Every few years a film comes along that within moments of its start you know in every part of your body and spirit that you are about to see something truly exceptional. Whether it's the images, the narration or dialogue, the music, or all three, there's a magic that is transmitted from screen to audience in a nanosecond.
A few years ago, one film that hit me this way was the French-Canadian film, Incendies, directed by the astonishing Denis Villeneuve, which garnered an Oscar nod. The opening sequence back-dropped with a haunting tune by Radiohead had me at "hello." And I experienced the same sensation upon seeing and hearing the first few frames and first few lines of voice over in Beasts of the Southern Wild.
What was this before me? Was it a fable? Was this story set in some future post-apocalyptic wasteland? Just what was this? As it turned out, it was something just plain extraordinary, thanks to talented director Benh Zeitlin and his team.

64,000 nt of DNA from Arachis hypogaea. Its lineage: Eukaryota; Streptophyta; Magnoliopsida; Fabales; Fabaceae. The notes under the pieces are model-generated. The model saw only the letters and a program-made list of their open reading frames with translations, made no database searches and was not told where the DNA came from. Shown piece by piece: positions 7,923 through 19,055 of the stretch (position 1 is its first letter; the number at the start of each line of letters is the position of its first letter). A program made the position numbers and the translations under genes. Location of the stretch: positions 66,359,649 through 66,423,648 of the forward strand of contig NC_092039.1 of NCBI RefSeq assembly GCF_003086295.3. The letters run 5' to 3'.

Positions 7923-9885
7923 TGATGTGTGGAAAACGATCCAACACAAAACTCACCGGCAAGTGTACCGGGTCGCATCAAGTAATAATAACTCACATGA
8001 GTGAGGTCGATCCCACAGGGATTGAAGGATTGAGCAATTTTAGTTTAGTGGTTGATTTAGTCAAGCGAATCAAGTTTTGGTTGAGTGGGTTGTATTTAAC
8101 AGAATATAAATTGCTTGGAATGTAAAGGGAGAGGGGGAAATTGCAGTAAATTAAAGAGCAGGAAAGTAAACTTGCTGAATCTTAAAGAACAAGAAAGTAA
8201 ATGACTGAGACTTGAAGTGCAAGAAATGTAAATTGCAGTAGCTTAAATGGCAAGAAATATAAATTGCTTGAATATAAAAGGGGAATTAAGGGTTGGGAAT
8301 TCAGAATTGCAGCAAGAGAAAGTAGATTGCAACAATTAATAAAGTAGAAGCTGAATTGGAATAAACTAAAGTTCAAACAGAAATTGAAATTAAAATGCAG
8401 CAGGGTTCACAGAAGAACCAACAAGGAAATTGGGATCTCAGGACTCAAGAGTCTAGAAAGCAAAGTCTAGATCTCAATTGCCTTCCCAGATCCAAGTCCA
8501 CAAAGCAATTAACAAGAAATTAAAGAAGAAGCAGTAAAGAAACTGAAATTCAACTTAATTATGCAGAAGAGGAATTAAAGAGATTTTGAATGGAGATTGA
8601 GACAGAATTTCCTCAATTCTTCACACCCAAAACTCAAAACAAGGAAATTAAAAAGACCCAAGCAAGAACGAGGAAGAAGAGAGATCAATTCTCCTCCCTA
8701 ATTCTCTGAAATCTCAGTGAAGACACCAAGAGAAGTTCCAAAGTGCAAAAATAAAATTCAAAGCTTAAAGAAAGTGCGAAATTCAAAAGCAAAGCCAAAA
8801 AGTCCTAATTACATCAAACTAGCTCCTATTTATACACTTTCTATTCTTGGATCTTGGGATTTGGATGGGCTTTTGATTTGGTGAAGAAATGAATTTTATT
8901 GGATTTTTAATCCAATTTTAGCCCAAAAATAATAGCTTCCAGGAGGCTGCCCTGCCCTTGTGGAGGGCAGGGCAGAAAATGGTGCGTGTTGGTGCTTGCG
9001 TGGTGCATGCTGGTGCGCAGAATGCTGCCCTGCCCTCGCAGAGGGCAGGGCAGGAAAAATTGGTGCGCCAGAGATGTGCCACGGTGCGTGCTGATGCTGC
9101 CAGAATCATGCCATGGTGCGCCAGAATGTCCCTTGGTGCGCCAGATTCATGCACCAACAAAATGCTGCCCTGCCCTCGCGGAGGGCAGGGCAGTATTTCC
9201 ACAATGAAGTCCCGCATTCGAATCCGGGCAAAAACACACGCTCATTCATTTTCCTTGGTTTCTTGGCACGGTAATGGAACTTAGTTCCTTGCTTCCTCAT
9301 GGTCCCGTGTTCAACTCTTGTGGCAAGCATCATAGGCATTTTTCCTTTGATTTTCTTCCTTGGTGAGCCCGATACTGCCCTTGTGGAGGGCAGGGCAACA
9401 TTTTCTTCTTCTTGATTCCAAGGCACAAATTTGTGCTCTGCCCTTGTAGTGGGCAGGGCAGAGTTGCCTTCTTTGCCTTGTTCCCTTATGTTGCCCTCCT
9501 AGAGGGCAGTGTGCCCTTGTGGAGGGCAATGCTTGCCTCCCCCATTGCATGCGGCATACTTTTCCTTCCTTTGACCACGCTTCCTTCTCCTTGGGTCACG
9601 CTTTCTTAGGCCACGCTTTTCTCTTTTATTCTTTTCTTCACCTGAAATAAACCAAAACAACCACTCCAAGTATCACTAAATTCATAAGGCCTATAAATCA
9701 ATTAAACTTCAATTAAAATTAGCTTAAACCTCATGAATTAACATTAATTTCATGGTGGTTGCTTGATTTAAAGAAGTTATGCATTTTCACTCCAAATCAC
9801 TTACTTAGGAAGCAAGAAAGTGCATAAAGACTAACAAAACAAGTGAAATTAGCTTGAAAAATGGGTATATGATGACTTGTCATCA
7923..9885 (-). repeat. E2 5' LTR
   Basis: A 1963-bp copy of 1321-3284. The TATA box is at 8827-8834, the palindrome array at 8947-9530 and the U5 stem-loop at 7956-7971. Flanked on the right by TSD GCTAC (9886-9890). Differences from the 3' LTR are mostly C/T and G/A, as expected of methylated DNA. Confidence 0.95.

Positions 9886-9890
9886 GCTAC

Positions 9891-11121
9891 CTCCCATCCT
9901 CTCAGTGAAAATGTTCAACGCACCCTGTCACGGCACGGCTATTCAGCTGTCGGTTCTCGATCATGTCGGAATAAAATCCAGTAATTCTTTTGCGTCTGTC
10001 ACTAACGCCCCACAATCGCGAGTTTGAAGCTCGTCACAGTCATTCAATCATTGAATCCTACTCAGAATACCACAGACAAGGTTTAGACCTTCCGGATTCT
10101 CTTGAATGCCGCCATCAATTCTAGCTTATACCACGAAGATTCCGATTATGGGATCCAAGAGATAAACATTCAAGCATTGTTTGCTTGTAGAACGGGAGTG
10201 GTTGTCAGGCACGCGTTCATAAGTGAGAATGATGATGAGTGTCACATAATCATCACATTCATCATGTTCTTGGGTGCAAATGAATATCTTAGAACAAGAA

The story is set in a land set apart from the rest of the world - that of a Bayou community severed from "civilization" by a daunting levee. One of the residents, a quixotic six-year old girl by the name of Hushpuppy has a simple, yet huge dream - to find her mother, or at the very least be taken care of by her other parent. But her challenges are overwhelming - extreme poverty, a father drinking himself to death, and a coming storm threatening the fine balance upon which her universe teeters and perhaps its existence as she knows and loves.
The ending scenes had me sobbing, and I feared I would be turfed from the theater. But my reaction was more the consequence of some personal events in my own life that have left me feeling fragile. Despite what might sound like a morose plot line, this is a glorious, life-affirming film. And although based on a play, the setting is portrayed with such imagined brilliance you cannot help but gasp.
Although an independent film, I would hope this mythic work and its performances will not be ignored by the Academy come Oscar time. But this Sundance prize-winner deserves a massive audience. I am a changed person at having seen it.